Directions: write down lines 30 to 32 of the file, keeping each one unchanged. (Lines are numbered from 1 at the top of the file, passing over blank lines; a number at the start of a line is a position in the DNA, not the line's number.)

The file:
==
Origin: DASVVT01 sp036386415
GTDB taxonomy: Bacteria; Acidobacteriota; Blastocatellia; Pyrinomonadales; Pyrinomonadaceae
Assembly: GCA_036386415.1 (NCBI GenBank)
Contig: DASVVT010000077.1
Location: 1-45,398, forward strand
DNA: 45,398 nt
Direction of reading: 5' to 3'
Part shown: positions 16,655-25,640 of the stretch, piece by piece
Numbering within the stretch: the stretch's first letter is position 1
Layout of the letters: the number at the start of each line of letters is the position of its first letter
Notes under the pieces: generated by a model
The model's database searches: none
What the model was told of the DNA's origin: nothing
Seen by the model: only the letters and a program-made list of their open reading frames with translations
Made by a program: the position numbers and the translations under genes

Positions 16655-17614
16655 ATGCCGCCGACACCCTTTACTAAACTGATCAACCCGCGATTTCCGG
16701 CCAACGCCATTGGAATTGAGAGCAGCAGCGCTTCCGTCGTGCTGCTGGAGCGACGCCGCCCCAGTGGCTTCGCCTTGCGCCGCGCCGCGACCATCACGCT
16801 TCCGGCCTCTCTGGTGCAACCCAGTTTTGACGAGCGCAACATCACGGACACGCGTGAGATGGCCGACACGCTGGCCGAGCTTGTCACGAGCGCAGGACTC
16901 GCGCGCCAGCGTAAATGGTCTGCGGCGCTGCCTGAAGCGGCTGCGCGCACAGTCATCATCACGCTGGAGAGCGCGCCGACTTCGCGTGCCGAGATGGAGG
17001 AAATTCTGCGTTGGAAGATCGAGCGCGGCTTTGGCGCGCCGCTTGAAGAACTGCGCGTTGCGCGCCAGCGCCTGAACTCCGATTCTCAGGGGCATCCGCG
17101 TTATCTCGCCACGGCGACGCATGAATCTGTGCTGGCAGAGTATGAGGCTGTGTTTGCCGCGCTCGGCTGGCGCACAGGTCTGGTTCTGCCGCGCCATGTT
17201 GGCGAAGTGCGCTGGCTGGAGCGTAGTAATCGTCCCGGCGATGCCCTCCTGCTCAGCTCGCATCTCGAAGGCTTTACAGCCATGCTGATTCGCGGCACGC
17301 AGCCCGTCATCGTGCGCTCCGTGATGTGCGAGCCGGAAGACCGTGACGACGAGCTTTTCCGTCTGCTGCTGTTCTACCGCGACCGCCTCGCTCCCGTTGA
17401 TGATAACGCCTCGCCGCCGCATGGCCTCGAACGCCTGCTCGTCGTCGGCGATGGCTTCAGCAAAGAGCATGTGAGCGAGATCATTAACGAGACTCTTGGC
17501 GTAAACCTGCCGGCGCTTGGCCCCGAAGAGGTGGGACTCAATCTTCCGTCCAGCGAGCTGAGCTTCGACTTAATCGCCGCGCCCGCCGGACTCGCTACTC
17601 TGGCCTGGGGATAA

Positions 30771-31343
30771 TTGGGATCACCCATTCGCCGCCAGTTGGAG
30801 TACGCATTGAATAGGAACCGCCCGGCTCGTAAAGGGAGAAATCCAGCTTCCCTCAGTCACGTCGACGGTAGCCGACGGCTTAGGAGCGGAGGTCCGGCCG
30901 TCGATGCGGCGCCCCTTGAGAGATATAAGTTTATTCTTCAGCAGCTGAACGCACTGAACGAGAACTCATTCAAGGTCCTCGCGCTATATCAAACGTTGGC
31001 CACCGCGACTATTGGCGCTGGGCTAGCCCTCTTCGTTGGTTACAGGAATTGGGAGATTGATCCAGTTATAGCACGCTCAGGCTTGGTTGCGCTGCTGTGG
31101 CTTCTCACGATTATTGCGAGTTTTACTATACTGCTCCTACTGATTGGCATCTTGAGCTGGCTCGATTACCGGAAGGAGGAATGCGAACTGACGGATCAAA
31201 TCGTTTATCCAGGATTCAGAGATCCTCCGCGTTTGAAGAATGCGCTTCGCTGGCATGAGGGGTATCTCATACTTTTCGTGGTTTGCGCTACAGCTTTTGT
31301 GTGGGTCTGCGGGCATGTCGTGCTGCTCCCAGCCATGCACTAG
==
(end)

30801 TACGCATTGAATAGGAACCGCCCGGCTCGTAAAGGGAGAAATCCAGCTTCCCTCAGTCACGTCGACGGTAGCCGACGGCTTAGGAGCGGAGGTCCGGCCG
30901 TCGATGCGGCGCCCCTTGAGAGATATAAGTTTATTCTTCAGCAGCTGAACGCACTGAACGAGAACTCATTCAAGGTCCTCGCGCTATATCAAACGTTGGC
31001 CACCGCGACTATTGGCGCTGGGCTAGCCCTCTTCGTTGGTTACAGGAATTGGGAGATTGATCCAGTTATAGCACGCTCAGGCTTGGTTGCGCTGCTGTGG